A case study of three software projects: can software developers anticipate the usability problems in their software?
Abstract:The purpose of usability evaluations is typically to discover which areas of a system that perform satisfactory to the end-user and which areas that need redesigning or improving. However, such evaluations can be costly both in time and funds and when developers say that many of the results from the usability evaluations are issues already known to them, then why bother? This article discusses the result of three case studies in which the participants of a development process were asked to describe the usability problems of the system they had helped develop. These descriptions were then compared with the results of a usability evaluation involving end-users to uncover if software developers can describe which usability problems exist in their software. To some extent they can. However, they do not always agree on the problems, and the severity ratings were often different from the ones based on the experiences from the users. Furthermore, the developers' description of the problems was typically more abstract and less detailed than the descriptions from the usability evaluation. The tendency was that the most critical problems and the problems most often experienced were listed by the participants and thus the amount of problems known by the developers was a lot less than the amount of problems discovered by the usability evaluation.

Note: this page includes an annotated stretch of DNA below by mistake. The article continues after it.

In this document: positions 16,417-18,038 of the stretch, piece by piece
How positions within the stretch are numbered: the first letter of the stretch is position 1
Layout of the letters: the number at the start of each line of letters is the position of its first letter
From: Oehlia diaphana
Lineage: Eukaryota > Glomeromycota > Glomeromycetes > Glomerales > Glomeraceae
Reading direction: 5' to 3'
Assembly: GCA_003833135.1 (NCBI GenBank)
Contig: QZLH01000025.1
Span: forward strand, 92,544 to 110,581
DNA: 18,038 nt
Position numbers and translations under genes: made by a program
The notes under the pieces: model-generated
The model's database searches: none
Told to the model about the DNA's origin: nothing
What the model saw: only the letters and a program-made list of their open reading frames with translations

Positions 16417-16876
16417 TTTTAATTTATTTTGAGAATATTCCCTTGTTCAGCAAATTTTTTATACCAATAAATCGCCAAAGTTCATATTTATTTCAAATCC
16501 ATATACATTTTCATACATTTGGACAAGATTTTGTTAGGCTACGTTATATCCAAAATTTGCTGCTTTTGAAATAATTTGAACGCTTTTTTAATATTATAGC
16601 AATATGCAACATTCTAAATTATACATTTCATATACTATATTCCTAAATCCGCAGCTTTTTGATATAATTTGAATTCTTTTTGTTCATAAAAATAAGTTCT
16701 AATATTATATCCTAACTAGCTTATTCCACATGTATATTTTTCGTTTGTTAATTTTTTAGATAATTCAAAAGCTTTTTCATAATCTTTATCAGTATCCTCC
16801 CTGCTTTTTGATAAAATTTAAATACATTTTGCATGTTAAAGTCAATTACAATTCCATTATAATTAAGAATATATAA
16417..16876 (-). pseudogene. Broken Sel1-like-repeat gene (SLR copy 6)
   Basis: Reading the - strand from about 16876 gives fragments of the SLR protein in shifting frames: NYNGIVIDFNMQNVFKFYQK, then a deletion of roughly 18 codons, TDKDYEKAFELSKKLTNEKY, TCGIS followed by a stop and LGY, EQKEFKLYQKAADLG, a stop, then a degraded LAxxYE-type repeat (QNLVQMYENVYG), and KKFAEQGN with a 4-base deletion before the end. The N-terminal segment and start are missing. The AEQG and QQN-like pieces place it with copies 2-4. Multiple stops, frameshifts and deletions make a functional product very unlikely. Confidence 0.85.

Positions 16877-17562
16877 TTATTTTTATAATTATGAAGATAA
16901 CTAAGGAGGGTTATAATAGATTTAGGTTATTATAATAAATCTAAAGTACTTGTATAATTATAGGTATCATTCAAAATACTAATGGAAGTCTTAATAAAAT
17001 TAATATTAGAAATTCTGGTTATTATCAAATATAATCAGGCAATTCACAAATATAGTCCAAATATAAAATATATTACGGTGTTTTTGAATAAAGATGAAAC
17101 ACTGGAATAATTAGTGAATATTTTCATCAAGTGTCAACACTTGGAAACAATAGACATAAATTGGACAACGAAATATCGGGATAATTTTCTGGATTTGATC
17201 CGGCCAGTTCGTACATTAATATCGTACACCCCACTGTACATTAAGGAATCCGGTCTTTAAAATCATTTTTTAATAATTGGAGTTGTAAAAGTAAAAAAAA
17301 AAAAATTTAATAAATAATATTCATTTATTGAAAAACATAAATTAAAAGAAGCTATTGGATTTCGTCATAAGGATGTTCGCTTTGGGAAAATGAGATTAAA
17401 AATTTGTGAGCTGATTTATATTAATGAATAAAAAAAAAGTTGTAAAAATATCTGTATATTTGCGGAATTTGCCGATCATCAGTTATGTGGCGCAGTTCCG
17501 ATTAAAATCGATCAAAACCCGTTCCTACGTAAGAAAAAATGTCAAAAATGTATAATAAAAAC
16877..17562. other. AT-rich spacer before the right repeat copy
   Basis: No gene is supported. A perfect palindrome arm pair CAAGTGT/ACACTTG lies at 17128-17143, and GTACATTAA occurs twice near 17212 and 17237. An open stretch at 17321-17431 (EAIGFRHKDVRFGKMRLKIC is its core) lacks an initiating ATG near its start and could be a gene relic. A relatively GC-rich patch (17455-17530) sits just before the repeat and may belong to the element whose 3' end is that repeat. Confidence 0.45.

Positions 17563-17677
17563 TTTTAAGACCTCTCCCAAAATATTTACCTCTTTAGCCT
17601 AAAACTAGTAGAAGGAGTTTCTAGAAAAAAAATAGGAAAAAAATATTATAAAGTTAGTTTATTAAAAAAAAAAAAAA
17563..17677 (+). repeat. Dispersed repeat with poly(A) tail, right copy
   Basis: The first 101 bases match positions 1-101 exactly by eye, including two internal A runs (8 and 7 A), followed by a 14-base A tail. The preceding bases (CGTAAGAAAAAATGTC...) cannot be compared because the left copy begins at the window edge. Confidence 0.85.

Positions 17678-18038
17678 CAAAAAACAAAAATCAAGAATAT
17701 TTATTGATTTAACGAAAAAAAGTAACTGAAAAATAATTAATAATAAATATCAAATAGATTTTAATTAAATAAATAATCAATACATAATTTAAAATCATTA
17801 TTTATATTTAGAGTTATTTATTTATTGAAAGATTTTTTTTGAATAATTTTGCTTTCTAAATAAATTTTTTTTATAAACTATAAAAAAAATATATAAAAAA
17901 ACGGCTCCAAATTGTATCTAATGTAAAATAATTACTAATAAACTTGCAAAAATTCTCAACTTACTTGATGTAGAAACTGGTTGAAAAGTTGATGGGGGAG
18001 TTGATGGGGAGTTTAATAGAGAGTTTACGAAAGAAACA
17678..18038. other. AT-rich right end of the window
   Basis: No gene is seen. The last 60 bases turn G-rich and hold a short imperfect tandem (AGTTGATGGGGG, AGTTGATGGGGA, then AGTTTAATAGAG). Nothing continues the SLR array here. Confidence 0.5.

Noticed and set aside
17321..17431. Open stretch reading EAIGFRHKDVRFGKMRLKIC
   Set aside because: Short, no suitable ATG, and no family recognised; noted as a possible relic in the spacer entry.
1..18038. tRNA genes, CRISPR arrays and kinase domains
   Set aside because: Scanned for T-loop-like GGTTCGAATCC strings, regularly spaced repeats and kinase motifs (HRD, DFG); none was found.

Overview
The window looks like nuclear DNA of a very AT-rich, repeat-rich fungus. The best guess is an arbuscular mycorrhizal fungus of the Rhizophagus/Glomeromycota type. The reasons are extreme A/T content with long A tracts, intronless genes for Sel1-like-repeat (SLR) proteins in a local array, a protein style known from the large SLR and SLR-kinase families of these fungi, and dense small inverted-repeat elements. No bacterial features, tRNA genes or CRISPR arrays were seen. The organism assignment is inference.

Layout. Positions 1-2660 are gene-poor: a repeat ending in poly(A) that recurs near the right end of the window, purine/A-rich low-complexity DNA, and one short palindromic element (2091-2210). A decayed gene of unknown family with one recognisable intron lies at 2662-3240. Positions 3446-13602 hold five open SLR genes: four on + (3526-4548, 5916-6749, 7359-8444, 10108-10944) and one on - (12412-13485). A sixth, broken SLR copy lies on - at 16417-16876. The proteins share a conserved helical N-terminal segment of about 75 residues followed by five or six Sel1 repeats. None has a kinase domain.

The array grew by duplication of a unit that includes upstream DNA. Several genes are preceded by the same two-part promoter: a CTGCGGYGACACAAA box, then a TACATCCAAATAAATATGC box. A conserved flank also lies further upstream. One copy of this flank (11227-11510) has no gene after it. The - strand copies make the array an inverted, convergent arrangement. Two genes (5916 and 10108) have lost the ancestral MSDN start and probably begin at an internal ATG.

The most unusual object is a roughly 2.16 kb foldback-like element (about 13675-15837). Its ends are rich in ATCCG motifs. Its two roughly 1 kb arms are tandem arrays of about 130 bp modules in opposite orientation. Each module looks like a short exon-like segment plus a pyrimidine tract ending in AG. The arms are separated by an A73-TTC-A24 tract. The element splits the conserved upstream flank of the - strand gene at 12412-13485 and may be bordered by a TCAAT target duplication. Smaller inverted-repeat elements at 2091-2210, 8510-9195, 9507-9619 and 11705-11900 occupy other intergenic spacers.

Document Type: Research Article
Affiliations: Department of Computer Science, Aalborg University, Aalborg East, Denmark
Publication date: July 1, 2008